• Peking or Hedge Cotoneaster: This durable deciduous shrub has dense branching, helpful for screening even after the leaves have dropped. Rounded shape up to 6 feet tall and wide with glossy deep green foliage. Cotoneaster is a great choice for a hedge and takes well to trimming. Red fall color.
  • Siberian Peashrub: A great choice for a tall, drought tolerant shrub. Dense branching helps screen in winter. Pretty yellow flowers bloom late spring. Grows up to 15 feet tall and 10 feet wide.
  • Mugho Pine: This is the best low growing evergreen in our region. Ball-shaped shrub with long needles up to 6 feet tall and wide.
  • Canada Red Chokecherry: In its shrub form, this regional staple will grow up to 15 feet tall and 10 feet wide. Though the branching is not as dense for screening in winter, the deep purple foliage makes a nice contrast combined with other plants and will screen well until fall.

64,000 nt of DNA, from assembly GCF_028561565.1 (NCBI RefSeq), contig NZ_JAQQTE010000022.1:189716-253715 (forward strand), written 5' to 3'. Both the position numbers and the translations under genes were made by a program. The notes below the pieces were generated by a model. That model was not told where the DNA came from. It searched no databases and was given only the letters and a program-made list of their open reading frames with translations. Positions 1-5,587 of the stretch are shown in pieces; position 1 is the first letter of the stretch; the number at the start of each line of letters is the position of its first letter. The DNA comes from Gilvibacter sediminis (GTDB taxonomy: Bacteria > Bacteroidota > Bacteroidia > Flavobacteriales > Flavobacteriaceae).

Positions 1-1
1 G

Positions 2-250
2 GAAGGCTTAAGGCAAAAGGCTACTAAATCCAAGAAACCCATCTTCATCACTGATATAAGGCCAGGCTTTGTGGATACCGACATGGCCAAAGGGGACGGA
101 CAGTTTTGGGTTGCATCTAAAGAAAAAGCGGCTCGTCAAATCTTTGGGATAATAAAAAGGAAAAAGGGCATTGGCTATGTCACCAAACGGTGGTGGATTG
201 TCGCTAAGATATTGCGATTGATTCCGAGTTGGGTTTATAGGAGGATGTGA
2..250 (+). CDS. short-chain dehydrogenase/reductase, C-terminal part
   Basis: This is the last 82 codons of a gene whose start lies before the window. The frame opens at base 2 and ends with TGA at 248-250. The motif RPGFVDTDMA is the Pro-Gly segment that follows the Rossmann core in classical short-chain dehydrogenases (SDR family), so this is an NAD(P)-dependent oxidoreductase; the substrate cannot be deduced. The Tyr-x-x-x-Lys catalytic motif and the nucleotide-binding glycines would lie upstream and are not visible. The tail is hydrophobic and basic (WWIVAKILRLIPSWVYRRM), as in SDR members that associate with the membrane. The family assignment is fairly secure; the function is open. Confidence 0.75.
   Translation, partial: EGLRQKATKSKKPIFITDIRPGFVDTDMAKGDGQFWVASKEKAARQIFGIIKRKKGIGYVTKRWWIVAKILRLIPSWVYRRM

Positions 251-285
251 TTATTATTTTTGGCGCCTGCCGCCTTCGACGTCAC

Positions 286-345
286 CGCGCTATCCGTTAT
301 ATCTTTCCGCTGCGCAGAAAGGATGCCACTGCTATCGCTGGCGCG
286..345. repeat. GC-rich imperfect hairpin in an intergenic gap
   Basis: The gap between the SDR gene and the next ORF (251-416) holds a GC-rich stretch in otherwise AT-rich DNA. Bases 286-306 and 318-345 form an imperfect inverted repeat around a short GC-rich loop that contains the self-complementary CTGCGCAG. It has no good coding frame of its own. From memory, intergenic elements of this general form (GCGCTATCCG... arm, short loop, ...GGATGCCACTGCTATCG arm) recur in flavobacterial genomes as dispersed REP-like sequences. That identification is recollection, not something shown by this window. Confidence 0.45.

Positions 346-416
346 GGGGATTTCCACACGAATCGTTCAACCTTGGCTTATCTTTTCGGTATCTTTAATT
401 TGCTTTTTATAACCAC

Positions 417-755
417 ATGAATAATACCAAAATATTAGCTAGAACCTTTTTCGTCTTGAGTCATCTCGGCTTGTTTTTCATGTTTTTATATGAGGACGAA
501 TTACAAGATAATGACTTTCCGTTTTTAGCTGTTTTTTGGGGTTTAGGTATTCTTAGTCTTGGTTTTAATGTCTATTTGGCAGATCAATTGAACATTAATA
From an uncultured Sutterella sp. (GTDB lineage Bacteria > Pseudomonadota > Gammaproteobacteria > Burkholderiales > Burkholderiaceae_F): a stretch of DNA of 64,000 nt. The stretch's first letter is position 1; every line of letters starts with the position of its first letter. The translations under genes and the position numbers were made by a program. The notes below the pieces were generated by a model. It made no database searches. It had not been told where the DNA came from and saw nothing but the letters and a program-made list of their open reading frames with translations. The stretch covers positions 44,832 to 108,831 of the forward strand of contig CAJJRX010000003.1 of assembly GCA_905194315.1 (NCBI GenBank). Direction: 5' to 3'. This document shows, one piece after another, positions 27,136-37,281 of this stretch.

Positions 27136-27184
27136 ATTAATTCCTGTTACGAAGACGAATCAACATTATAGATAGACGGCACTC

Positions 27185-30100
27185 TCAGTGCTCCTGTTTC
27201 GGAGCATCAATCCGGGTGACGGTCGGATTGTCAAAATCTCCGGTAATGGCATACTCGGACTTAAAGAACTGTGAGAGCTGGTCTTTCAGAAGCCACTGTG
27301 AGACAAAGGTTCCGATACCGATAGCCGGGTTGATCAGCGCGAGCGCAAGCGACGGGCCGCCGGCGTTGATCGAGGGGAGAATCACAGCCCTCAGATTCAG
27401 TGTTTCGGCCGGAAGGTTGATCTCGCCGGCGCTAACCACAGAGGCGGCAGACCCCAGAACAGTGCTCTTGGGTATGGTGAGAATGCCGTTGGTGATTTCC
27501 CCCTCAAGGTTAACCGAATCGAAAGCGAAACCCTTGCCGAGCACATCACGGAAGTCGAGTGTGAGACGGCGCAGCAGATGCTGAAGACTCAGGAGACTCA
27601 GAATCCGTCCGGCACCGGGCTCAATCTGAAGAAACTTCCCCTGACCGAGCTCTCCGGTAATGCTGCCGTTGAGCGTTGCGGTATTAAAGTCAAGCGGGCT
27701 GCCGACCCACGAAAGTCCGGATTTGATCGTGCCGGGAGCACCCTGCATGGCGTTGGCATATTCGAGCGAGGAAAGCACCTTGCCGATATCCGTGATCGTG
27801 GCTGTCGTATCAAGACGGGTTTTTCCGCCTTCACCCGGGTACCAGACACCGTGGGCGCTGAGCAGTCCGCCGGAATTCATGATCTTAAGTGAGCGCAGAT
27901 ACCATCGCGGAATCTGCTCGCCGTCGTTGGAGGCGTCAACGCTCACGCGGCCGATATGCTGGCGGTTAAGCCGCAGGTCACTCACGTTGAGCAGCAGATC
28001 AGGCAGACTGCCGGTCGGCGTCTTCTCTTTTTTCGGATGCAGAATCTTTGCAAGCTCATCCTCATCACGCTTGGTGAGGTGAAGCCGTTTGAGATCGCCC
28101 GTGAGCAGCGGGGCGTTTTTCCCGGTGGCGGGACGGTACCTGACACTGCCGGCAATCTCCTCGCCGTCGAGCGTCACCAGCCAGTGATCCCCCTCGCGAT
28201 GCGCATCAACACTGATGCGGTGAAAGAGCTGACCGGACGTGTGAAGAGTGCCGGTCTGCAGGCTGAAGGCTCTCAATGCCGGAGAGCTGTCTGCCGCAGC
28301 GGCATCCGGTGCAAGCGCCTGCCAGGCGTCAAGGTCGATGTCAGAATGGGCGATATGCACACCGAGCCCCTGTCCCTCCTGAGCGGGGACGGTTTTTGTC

• Alpine Currant: This is one of best choices for a lower growing screen. Dark green foliage and dense branching grow up to 5 feet tall and wide.
  • Dogwood: These hardy shrubs grow up to 8 feet tall and wide. These natives have the added bonus of vibrant red stems for lovely winter contrast.
  • Swedish Aspen: These gorgeous aspen grow up to 40 feet tall and 10 feet wide. Their narrow profile make these ideal for closer spacing to offer a tall screening effect. Vibrant orange-red fall color make these a standout.
21 Jul 2017

Deep Root Tree Fertilization: What is it?


Just like lawns and flowers, trees thrive when fertilized. Fertilizing helps maintain healthy growth, important for disease and pest resistance plus resilience in a challenging environment.